Monday, 11 May 2015 22:31

Shift in education to 'all-wireless' classrooms

Image courtesy of stockimages, Image courtesy of stockimages,

Aruba Networks says it is making inroads into the primary and higher education sectors to meet strong market demand, signing up new Australian customers, as Australia shifts towards "all-wireless" classrooms.

Steve Coad, Aruba Networks Managing Director, Australia and New Zealand says James Cook University (JCU) has embarked on a large-scale implementation of Aruba Networks 802.11ac wireless solution to create a comprehensive wireless solution throughout its Townsville, Cairns and Singapore campuses.

According to Coad, “pioneering” education institutions across the country that have recently embraced Mobility Defined Networks, as well as James Cook University, include Mount Waverly Secondary College in Victoria, Stuartholme School, Queensland, Cranebrook High School and Caddies Creek Public School in NSW.

Coad says there has been strong demand for its 802.11ac solution among Australian educators, which demonstrates the shift towards an "all-wireless classroom".

“A significant portion of our Australian customers are grounded in the Education sector, with the industry well known as early adopters of emerging technologies such as high-performance and unified communications Wi-Fi. Our growing partnerships in this space are a testament to our deep, technical understanding of the technology required in education environments today as well as moving forward, and the core infrastructure required to support it.”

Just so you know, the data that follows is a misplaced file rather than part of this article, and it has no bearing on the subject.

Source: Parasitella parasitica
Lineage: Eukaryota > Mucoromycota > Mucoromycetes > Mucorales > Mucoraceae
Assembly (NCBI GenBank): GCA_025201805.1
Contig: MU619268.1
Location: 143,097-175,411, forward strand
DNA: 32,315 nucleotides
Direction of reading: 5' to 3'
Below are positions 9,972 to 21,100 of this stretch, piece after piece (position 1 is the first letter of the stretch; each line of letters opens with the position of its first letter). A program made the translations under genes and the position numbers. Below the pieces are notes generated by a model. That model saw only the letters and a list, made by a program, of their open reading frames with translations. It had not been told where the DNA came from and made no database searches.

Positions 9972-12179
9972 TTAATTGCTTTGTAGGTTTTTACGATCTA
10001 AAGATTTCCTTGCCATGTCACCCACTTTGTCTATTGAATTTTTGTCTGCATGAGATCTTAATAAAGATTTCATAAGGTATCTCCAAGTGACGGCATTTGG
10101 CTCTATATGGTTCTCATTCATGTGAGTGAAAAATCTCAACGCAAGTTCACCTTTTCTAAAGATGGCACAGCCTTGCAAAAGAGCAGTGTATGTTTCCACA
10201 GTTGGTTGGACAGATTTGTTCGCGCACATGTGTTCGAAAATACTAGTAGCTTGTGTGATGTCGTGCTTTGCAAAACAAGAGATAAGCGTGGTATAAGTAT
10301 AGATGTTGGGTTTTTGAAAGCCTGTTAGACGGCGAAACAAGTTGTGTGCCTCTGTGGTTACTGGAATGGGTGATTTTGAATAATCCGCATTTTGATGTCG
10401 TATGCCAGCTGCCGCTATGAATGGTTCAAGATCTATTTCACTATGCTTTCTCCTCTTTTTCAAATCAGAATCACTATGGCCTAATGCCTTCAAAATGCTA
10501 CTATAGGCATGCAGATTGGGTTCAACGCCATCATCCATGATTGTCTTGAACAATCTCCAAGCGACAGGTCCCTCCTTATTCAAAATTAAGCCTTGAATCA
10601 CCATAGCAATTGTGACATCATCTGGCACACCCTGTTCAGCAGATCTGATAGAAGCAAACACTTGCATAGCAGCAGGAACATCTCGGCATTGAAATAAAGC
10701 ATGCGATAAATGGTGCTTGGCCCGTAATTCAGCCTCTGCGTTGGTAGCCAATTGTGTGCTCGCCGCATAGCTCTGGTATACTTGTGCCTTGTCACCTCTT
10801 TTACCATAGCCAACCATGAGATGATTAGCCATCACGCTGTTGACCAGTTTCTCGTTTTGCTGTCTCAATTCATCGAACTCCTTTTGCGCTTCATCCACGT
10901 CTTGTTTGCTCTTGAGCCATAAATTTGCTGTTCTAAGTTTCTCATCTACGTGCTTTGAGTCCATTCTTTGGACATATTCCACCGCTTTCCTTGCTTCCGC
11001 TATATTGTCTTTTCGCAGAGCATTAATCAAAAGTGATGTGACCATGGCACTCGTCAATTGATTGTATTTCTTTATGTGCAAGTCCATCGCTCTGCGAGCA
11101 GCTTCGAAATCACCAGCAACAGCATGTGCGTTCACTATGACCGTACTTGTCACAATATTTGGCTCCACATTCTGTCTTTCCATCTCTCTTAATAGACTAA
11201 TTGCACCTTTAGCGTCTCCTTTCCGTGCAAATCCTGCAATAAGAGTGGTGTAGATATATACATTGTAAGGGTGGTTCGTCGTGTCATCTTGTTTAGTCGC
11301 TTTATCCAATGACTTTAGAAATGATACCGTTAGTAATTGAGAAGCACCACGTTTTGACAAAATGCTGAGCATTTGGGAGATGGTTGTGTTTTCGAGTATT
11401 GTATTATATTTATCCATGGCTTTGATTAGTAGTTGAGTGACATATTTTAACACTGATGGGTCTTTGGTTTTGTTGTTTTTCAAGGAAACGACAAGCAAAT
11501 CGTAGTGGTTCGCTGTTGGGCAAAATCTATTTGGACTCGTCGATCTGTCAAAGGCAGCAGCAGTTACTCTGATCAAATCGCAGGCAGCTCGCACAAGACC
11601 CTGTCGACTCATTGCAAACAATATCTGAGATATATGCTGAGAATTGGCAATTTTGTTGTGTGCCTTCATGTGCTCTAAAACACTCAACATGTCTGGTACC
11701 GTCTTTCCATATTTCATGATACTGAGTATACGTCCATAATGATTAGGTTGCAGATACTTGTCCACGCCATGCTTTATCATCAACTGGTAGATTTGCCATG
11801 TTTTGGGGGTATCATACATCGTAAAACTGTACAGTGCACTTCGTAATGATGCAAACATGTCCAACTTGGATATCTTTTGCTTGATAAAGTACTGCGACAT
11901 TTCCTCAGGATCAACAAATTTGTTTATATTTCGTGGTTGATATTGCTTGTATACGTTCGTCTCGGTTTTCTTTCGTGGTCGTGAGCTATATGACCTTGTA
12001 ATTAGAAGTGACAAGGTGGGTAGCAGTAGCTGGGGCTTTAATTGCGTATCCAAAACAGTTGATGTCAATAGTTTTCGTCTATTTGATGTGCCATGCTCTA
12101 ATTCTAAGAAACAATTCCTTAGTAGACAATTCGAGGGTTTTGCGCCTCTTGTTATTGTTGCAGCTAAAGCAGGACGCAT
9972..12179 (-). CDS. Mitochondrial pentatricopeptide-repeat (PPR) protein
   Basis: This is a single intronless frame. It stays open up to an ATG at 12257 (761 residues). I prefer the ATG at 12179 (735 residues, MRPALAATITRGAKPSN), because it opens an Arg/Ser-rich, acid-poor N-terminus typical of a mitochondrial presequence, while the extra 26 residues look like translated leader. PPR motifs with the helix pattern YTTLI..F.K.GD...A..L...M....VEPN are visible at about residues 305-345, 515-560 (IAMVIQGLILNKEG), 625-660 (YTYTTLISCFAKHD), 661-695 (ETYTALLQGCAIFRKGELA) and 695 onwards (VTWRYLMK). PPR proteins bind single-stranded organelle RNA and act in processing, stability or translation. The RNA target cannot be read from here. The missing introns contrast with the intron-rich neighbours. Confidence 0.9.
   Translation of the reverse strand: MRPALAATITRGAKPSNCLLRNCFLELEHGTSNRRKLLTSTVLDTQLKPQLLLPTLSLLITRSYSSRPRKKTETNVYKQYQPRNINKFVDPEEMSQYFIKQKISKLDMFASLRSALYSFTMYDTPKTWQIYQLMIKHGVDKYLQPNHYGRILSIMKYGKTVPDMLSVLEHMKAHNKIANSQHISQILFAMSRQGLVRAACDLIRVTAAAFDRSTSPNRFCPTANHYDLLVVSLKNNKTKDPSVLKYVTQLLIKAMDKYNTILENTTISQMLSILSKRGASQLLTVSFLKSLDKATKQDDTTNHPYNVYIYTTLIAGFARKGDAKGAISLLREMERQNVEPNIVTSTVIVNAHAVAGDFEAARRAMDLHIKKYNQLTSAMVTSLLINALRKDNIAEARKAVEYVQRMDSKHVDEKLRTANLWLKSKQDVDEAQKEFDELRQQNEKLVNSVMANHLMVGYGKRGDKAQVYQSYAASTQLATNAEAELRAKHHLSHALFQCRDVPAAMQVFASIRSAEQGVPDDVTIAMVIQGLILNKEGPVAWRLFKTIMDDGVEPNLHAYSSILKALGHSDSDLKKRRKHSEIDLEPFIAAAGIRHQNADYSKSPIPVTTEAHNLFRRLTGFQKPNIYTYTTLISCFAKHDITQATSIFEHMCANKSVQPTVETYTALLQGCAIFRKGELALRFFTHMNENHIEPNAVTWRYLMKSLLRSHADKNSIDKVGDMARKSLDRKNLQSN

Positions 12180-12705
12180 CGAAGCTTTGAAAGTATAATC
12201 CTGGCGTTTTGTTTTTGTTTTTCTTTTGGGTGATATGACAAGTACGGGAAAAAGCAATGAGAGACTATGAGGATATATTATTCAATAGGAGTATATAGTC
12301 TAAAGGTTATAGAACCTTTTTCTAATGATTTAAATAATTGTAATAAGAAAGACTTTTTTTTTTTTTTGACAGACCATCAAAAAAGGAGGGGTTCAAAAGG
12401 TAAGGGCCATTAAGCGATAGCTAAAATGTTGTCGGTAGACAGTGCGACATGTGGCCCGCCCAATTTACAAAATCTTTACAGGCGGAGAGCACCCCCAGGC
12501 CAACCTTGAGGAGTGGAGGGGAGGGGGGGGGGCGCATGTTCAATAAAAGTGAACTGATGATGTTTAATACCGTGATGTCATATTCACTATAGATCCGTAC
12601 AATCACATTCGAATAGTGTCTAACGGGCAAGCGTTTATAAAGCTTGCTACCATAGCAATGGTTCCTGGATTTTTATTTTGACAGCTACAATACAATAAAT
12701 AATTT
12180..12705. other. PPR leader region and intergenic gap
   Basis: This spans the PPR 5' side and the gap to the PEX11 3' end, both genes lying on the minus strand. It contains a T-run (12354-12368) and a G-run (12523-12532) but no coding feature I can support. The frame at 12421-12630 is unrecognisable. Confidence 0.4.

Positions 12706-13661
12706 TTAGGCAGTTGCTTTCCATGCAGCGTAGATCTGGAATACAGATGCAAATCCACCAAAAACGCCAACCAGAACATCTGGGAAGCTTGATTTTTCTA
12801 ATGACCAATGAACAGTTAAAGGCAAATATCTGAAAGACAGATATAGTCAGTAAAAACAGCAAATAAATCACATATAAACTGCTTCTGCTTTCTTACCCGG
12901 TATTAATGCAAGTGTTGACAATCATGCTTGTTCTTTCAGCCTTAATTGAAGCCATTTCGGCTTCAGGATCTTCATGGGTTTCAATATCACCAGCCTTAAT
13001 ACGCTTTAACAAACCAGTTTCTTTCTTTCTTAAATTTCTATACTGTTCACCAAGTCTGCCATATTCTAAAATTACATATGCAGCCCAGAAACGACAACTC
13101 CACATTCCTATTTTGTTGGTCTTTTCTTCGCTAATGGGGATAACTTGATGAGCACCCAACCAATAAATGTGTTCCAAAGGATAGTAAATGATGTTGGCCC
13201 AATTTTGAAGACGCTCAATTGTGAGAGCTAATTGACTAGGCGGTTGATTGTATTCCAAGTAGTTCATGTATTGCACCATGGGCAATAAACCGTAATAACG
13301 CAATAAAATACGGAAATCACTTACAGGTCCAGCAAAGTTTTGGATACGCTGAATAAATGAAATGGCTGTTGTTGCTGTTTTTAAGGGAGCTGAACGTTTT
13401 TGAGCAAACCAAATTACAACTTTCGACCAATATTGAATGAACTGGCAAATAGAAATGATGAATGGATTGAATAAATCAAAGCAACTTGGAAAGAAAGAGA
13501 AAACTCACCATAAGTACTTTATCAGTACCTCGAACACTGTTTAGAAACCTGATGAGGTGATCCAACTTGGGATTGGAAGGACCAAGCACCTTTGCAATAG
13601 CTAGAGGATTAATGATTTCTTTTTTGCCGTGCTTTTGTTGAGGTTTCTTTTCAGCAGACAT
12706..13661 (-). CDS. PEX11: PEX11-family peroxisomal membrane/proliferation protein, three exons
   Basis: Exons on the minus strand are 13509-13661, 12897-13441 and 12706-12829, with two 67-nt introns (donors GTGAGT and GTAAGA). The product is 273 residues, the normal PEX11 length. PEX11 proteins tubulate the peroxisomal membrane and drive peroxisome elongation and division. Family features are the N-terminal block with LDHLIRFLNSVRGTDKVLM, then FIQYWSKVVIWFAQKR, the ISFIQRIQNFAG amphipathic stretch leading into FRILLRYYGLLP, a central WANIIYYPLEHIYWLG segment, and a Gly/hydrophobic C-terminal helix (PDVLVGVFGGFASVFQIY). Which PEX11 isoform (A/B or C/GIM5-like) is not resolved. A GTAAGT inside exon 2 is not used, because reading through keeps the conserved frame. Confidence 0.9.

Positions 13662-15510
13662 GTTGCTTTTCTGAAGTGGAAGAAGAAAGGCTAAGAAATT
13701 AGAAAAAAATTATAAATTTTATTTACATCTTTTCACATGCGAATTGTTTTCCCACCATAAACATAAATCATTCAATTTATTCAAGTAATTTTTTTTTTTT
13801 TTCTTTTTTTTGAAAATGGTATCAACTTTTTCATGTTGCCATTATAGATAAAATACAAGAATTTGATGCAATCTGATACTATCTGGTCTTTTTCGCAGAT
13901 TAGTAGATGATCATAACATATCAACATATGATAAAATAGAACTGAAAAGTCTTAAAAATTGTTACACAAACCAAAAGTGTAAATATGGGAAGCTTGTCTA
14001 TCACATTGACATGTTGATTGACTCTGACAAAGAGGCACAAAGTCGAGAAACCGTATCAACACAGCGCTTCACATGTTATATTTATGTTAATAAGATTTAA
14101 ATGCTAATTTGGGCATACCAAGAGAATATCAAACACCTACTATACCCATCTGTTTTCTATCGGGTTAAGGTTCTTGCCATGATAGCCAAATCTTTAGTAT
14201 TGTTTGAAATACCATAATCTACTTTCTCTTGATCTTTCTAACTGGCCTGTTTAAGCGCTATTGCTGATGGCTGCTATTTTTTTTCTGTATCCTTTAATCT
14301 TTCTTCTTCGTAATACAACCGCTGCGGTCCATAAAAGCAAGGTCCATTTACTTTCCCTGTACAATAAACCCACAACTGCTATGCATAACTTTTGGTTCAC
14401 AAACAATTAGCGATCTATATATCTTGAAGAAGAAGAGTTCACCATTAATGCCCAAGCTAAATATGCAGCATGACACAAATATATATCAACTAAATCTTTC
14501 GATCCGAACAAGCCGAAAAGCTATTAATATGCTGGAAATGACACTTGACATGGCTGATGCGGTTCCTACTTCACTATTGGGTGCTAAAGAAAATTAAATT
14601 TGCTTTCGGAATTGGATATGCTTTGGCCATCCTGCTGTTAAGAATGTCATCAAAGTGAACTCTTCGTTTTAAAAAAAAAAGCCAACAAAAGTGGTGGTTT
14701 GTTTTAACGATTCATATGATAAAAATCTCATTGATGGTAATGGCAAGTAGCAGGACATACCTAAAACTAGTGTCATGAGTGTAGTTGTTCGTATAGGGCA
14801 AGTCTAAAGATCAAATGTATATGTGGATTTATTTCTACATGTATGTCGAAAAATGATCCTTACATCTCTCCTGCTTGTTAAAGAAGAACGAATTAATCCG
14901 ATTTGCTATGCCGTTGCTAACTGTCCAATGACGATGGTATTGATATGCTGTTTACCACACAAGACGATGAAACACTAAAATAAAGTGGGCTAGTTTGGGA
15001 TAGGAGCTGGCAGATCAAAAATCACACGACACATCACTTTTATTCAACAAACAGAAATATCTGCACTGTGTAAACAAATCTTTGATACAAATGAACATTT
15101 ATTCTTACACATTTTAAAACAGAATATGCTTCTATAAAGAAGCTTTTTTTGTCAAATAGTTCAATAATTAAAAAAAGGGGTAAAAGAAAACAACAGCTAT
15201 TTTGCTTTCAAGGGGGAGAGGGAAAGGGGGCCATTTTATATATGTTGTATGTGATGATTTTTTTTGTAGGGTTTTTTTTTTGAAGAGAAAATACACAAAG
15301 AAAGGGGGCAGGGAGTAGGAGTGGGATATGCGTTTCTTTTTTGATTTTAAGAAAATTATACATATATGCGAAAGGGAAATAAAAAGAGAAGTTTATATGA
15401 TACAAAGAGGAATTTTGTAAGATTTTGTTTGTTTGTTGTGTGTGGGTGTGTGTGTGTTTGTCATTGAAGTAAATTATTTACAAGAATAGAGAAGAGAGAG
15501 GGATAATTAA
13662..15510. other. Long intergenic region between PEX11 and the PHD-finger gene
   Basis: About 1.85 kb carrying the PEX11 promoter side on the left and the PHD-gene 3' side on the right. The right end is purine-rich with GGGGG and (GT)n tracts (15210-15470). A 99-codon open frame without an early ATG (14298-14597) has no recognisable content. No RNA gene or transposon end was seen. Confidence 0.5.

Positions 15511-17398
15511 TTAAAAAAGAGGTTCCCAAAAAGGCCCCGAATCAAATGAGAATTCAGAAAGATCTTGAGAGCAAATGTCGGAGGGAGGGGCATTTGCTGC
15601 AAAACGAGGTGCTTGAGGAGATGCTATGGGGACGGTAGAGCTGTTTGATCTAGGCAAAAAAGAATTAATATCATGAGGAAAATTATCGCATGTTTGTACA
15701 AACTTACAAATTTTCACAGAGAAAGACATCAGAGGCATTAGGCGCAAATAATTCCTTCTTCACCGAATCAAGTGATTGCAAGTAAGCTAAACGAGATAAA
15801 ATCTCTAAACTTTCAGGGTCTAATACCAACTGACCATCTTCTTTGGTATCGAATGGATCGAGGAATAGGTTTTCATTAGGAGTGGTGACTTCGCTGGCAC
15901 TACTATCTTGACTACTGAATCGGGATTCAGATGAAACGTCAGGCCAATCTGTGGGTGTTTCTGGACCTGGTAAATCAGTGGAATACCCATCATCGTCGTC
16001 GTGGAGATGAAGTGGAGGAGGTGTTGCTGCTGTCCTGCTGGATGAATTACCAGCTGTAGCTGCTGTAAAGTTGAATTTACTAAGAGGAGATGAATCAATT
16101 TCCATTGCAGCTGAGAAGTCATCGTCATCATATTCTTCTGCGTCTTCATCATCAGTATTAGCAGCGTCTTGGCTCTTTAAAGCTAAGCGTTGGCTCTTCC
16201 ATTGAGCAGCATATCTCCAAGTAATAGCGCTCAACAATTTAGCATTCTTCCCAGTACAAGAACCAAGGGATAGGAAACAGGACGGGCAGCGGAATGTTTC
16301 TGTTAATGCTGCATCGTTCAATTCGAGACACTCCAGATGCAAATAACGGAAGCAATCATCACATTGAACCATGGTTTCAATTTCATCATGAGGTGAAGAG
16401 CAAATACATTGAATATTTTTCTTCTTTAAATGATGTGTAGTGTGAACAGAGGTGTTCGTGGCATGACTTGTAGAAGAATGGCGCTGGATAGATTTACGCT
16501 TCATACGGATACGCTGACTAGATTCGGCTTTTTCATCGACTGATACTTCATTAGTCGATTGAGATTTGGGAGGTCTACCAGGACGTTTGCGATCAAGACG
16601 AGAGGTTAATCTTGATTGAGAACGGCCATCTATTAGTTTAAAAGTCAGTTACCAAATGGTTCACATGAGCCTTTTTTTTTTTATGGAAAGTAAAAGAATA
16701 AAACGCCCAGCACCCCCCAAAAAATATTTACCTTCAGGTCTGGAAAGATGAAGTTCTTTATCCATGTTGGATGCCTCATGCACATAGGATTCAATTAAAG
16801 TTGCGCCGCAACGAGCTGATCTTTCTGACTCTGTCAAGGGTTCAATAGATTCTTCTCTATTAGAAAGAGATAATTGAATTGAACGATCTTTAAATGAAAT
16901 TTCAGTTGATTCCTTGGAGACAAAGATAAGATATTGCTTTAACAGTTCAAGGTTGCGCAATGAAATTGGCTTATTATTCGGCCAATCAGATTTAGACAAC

James Cook University has implemented Aruba Airwave to ensure comprehensive management of its wireless and wired networks, and is piloting Aruba ClearPass Access Management to both securely manage user access via a single policy engine, as well as deliver a customised University Guest Access experience.

The university’s John Newitt said the university required a high speed and seamless 802.11ac WLAN network that had the power to support high-density areas, from auditoriums to large lecture theatres.

“We needed to refresh our entire LAN, WLAN and Data Centre network infrastructure which included a next generation wireless network which was easy to operate and could scale with the University’s technology advancements over the next five years. Aruba offered us an excellent Education focused solution that has been proven in high-density environments, and fitted our business well.”

Coad said Aruba recently unveiled a Running the Risk Report which questioned nearly 12,000 people from 23 countries across various industries, including Education.

“It showed that approximately 62% of Australian educators use their personal smart phones for work purposes, 58% rely on their laptops for work and 25% use their own tablets. Interestingly, the survey also found that Australian educators are more switched on about IT security than their global counterparts.”

Aruba claims other users in the Australian education sector, including The University of New England (UNE), The Catholic Education Office Sydney, TAFE NSW – South Western Sydney Institute, University of Technology Sydney (UTS), and Ravenswood School for Girls.


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Peter Dinham

Peter Dinham is a co-founder of iTWire and a 35-year veteran journalist and corporate communications consultant. He has worked as a journalist in all forms of media – newspapers/magazines, radio, television, press agency and now, online – including with the Canberra Times, The Examiner (Tasmania), the ABC and AAP-Reuters. As a freelance journalist he also had articles published in Australian and overseas magazines. He worked in the corporate communications/public relations sector, in-house with an airline, and as a senior executive in Australia of the world’s largest communications consultancy, Burson-Marsteller. He also ran his own communications consultancy and was a co-founder in Australia of the global photographic agency, the Image Bank (now Getty Images).



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